When Christian Nationalists and Conservative Muslims Unite
The threats to Israel’s existence as a democratic Jewish state have multiplied. They could weaken or undermine a pillar of Israeli national security – unquestioned U.S. support.
- There are developments underway in the US that point to Republicans and Evangelicals teaming up with alleged Islamists in the US culture wars.
- An alliance between conservative Christians and conservative US Muslims is based on what they see as a threat to family values, giving these social conservatives important common ground.
- As conservative Christians in the US may be shedding their anti-Muslim sentiment, conservative Muslims abandon their past belief that their political interests were more aligned with American liberals and the left.
- Christian nationalism is no longer a fringe movement within the Republican Party. A majority of Republicans believe that the US should break with its constitutionally mandated secularism and declare itself a Christian nation.
- Israel’s reluctance to firmly confront US Christian nationalism for anti-Semitic attitudes casts a shadow over its global battle against the racist anti-Jewish attitude.
- It is becoming increasingly difficult for Israel to reconcile its raison d’ètre as the protector of Jews and a safe haven with giving a pass to a Republican Party that tolerates anti-Semitic expression.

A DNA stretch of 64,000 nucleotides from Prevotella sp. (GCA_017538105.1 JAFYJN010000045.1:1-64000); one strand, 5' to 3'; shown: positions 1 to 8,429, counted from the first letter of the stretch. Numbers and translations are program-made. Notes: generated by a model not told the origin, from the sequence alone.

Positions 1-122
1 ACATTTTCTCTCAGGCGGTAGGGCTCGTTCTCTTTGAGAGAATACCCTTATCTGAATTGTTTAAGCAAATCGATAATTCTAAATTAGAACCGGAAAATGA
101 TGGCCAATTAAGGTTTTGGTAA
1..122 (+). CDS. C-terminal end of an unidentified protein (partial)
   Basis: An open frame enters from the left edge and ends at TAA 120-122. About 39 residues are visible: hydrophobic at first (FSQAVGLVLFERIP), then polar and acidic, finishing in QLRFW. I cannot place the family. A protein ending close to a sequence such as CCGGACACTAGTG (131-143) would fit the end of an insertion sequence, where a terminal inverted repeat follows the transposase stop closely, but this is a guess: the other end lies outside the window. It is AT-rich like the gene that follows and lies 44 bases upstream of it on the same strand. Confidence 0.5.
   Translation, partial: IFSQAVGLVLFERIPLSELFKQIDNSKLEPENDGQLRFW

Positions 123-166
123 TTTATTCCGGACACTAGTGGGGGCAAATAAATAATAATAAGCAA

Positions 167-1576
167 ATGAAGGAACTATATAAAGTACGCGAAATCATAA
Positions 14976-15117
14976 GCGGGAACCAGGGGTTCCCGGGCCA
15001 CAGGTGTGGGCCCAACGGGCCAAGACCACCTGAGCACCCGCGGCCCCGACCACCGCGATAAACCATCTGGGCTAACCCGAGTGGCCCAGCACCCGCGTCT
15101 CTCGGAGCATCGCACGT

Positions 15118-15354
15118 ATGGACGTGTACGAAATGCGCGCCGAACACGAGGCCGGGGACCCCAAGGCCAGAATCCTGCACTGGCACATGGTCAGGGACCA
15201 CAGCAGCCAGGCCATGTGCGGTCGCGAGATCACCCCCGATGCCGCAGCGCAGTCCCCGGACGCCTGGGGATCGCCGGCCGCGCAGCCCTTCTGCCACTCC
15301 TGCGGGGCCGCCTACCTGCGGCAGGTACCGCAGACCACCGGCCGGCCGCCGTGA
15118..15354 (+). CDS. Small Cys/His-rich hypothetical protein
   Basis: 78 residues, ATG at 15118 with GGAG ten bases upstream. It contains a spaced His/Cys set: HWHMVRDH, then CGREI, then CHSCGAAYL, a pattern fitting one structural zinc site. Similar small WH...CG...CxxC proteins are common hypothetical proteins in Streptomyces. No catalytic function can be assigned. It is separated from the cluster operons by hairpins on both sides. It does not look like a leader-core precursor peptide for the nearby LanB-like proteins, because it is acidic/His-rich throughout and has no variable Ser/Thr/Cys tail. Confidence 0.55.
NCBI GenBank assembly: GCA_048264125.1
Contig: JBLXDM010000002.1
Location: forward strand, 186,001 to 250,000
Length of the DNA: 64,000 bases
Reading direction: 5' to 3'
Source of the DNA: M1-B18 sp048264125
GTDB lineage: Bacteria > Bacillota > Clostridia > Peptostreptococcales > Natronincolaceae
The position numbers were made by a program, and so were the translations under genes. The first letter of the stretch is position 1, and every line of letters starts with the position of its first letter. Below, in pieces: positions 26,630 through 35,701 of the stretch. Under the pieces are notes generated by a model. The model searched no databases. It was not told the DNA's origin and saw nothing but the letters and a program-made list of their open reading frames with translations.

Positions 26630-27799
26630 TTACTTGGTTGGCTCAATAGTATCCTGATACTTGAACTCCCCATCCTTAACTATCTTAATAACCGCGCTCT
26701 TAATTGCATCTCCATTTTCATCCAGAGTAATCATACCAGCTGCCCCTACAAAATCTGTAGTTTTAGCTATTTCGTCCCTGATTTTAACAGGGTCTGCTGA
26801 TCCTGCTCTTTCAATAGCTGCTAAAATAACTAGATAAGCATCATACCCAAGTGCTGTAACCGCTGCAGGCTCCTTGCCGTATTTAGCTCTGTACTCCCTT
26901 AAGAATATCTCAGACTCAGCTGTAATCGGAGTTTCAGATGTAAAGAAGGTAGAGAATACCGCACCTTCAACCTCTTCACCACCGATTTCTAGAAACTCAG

Indications are that there is a rising level of anti-Semitism among Christian nationals in the United States.
Since they are, together with Evangelicals, the mainstay of U.S. grassroots support for Israel, this development threatens to drive a wedge between the Christian communities and Israel.
After all, Christian nationalism’s tolerance of prominent elements within its ranks who express anti-Semitic sentiments are likely to make it difficult for Israel to align itself with them in the future.
Otherwise, the state of Israel undermines its moral claim as the protector of the Jews and the bulwark against anti-Jewish racism.
A Islamist-Christian conservative alliance?
The threat of a fracture in relations is magnified by developments that point to Republicans and Evangelicals teaming up with alleged Islamists in the United States’ culture wars.
We could thus see a rapprochement between conservative Christians and conservative U.S. Muslims. These conservatives are finding common ground in what they see as a threat to family values.
Accordingly, conservative Christians may be shedding their anti-Muslim sentiment, while conservative Muslims abandon their past belief that their political interests were more aligned with U.S. liberals and the left.
This shift manifested itself recently during a protest by conservative Muslims and Christians in Dearborn, Michigan, an Arab American heartland, against the presence of books with sexually explicit content in public schools.
Muslim and Christian leaders hailed the protest as conservatives in both groups uniting against liberals and leftists in what amounted to abandoning what was long alleged to be a “Red-Green“ alliance between Islamists and the left, a reference to Democrats.